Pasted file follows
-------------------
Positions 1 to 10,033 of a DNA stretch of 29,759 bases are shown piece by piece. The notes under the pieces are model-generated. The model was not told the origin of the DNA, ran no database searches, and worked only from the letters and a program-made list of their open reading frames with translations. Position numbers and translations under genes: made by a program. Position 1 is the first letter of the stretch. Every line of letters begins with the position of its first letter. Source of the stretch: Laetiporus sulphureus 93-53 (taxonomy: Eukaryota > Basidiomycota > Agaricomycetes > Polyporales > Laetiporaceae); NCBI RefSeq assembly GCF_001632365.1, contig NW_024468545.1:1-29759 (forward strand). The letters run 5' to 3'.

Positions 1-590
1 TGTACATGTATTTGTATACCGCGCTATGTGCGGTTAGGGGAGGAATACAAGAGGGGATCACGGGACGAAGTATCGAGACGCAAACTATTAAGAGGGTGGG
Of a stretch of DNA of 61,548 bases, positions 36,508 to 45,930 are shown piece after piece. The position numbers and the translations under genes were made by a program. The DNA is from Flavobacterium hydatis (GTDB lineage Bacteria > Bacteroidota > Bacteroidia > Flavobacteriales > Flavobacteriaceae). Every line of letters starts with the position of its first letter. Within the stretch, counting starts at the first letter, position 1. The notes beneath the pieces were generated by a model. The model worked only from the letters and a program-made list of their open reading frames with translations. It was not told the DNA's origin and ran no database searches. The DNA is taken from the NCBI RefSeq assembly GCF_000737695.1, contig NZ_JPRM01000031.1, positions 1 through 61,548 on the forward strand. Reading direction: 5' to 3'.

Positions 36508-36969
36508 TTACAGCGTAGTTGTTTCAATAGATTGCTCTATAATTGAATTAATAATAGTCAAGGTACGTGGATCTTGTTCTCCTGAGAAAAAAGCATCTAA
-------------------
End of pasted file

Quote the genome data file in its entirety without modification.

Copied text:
Positions 1 to 10,033 of a DNA stretch of 29,759 bases are shown piece by piece. The notes under the pieces are model-generated. The model was not told the origin of the DNA, ran no database searches, and worked only from the letters and a program-made list of their open reading frames with translations. Position numbers and translations under genes: made by a program. Position 1 is the first letter of the stretch. Every line of letters begins with the position of its first letter. Source of the stretch: Laetiporus sulphureus 93-53 (taxonomy: Eukaryota > Basidiomycota > Agaricomycetes > Polyporales > Laetiporaceae); NCBI RefSeq assembly GCF_001632365.1, contig NW_024468545.1:1-29759 (forward strand). The letters run 5' to 3'.

Positions 1-590
1 TGTACATGTATTTGTATACCGCGCTATGTGCGGTTAGGGGAGGAATACAAGAGGGGATCACGGGACGAAGTATCGAGACGCAAACTATTAAGAGGGTGGG
Of a stretch of DNA of 61,548 bases, positions 36,508 to 45,930 are shown piece after piece. The position numbers and the translations under genes were made by a program. The DNA is from Flavobacterium hydatis (GTDB lineage Bacteria > Bacteroidota > Bacteroidia > Flavobacteriales > Flavobacteriaceae). Every line of letters starts with the position of its first letter. Within the stretch, counting starts at the first letter, position 1. The notes beneath the pieces were generated by a model. The model worked only from the letters and a program-made list of their open reading frames with translations. It was not told the DNA's origin and ran no database searches. The DNA is taken from the NCBI RefSeq assembly GCF_000737695.1, contig NZ_JPRM01000031.1, positions 1 through 61,548 on the forward strand. Reading direction: 5' to 3'.

Positions 36508-36969
36508 TTACAGCGTAGTTGTTTCAATAGATTGCTCTATAATTGAATTAATAATAGTCAAGGTACGTGGATCTTGTTCTCCTGAGAAAAAAGCATCTAA